Jin in islam
Imam Ali Conquers Jinn, unknown artist, Ahsan-ol-Kobar (1568) Golestan Palace
Jinn (Arabic: الجن, al-jinn), also romanized as djinn or anglicized as genies (with the more broad meaning of spirits or demons, depending on source) are supernatural creatures in early Arabian and later Islamic mythology and theology.
1819: Jinn Entering Human Bodies
In the last few days a controversy has arisen concerning the matter of jinn entering human bodies. Some say that this is rationally impossible, because of the difference in the essences from which they were created, as man was created from clay and the jinn from fire. It has also been said that the shayateen (devils) have no power other than waswas (insinuating whispers) and that Allah has not given them any power over man. And it is said that the recorded tapes that are in circulation (recordings of jinn supposedly speaking through people) are no proof of anything. What is your response to all this?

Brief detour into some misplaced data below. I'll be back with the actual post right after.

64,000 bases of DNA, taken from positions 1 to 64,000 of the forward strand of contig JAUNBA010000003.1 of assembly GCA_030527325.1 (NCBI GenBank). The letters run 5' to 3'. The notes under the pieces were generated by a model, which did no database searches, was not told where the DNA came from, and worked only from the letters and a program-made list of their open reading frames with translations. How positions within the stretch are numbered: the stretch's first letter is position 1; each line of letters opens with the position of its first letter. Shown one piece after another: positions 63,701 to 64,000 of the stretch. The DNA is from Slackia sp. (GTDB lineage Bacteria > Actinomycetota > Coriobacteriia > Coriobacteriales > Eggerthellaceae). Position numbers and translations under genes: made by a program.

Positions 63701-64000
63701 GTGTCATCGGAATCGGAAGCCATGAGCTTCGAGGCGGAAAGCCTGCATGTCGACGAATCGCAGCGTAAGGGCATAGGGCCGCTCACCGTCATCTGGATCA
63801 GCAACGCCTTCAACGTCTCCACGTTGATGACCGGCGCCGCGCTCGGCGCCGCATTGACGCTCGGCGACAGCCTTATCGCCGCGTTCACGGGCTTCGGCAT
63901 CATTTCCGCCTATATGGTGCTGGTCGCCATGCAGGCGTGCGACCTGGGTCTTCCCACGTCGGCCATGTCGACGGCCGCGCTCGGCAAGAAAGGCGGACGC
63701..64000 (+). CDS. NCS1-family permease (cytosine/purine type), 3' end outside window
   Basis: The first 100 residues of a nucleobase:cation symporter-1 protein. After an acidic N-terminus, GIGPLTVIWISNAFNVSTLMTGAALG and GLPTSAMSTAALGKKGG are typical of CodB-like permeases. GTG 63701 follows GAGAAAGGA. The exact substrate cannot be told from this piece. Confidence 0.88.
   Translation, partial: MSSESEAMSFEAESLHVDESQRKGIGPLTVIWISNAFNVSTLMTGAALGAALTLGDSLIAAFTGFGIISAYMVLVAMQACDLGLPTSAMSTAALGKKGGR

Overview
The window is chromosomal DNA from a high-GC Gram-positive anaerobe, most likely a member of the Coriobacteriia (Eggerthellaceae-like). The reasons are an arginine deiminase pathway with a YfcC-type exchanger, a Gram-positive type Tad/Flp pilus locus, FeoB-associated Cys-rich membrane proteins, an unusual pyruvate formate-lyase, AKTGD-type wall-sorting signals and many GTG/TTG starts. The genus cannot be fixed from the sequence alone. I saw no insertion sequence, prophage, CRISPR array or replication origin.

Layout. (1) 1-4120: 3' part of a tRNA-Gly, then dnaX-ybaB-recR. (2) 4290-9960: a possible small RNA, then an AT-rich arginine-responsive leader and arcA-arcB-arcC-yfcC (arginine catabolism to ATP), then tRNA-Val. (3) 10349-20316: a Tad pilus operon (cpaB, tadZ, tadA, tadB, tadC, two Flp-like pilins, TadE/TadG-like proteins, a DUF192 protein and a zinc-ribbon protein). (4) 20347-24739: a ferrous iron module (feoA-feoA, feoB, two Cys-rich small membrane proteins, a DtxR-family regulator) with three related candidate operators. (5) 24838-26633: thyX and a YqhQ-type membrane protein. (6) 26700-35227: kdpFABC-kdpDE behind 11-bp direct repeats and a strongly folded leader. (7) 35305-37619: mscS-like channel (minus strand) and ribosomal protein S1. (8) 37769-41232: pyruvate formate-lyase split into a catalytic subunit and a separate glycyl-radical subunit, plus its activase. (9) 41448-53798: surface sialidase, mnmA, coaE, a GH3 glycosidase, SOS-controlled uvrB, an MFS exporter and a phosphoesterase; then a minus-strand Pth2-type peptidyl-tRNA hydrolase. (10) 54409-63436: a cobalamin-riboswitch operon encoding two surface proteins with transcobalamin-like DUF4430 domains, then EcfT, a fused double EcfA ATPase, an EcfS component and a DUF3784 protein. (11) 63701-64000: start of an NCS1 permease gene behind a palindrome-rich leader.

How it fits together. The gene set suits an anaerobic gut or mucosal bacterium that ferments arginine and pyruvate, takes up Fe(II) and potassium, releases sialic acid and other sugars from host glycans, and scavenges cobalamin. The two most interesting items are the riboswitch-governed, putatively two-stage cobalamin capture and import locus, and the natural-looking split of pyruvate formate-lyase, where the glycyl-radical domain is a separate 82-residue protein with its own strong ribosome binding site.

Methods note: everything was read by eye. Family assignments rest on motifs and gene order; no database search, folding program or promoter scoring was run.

The Jinn are beings created with free will, living on earth in a world parallel to mankind. The Arabic word Jinn is from the verb ‘Janna’ which means to hide or conceal. Thus, they are physically invisible from man as their description suggests. This invisibility is one of the reasons why some people have denied their existence. However, (as will be seen) the affect which the world of the Jinn has upon our world, is enough to refute this modern denial of one of God’s creation.